How youth, women affirmative funds failed to meet key objectives

When the government created three affirmative funds — Uwezo Fund, Women’s Fund and Youth Enterprise Fund — the objective was to provide group loans to promote self-employment and job creation with mostly young adults and women marked as beneficiaries.

But years down line, a review has shown that the funds have failed to meet their objectives amid concern that they mainly benefited women, wealthy individuals and rich counties — locking out a huge proportion of needy Kenyans.

“The three funds show considerable coverage gaps in terms of fund allocation and geographical presence.

“Differences in the ratio of disbursement and allocation for the Uwezo Fund show that offices in disadvantaged counties disburse a lower proportion of their allocated funds,” the World Bank points out in its study.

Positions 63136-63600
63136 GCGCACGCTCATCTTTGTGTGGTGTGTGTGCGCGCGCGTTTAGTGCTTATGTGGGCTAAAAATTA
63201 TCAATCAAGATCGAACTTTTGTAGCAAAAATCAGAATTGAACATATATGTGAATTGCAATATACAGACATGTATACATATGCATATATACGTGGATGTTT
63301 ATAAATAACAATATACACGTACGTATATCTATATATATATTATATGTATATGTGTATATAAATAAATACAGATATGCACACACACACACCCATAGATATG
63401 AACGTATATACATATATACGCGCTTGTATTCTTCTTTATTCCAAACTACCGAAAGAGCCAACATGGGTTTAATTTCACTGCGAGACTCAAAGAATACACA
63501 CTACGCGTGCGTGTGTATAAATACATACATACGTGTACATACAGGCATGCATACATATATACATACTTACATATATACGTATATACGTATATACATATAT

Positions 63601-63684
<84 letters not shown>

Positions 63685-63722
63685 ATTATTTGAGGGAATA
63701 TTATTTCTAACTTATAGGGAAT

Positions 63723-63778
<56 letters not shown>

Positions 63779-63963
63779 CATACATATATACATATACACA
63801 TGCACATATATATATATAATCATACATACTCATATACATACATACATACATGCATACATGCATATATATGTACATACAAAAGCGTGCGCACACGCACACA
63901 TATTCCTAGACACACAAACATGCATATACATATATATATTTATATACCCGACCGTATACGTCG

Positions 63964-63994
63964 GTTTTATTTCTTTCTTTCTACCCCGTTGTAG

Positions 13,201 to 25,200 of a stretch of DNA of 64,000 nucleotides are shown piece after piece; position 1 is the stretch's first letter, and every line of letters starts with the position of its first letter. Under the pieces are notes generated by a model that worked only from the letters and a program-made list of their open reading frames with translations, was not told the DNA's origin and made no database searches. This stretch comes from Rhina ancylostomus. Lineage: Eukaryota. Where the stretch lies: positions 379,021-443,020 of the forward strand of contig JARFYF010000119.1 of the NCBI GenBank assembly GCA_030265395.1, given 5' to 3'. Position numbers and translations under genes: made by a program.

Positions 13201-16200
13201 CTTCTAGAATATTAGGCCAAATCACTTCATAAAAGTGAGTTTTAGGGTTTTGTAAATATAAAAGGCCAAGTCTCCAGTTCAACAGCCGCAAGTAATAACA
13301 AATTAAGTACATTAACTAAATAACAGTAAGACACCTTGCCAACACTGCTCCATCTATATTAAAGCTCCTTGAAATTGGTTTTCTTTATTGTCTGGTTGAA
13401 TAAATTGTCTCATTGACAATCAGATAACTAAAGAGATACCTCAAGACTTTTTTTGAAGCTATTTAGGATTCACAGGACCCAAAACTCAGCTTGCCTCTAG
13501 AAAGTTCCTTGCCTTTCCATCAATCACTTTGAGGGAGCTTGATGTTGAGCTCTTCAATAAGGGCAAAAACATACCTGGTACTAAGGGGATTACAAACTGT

“Furthermore, disbursement per group varies across counties for the Uwezo and Women’s Fund. These issues raise concerns about equity and targeting of the three funds and can be paid closer attention to in the future.”

Uwezo Fund was created after the presidential election in 2013 with the remaining Sh6 billion of campaign funds.

The fund provides interest-free credit to women, young adults and persons with disabilities to fund their businesses.

To be eligible, groups need to have nine to 15 members, exist six months before the loan application and need to consist of at least 70 percent women or 70 percent youth.

Before their loan is disbursed, the groups are required to attend a capacity-building programme that spans over three-months.

The training covers information about business development services, table banking and details on access to government procurement.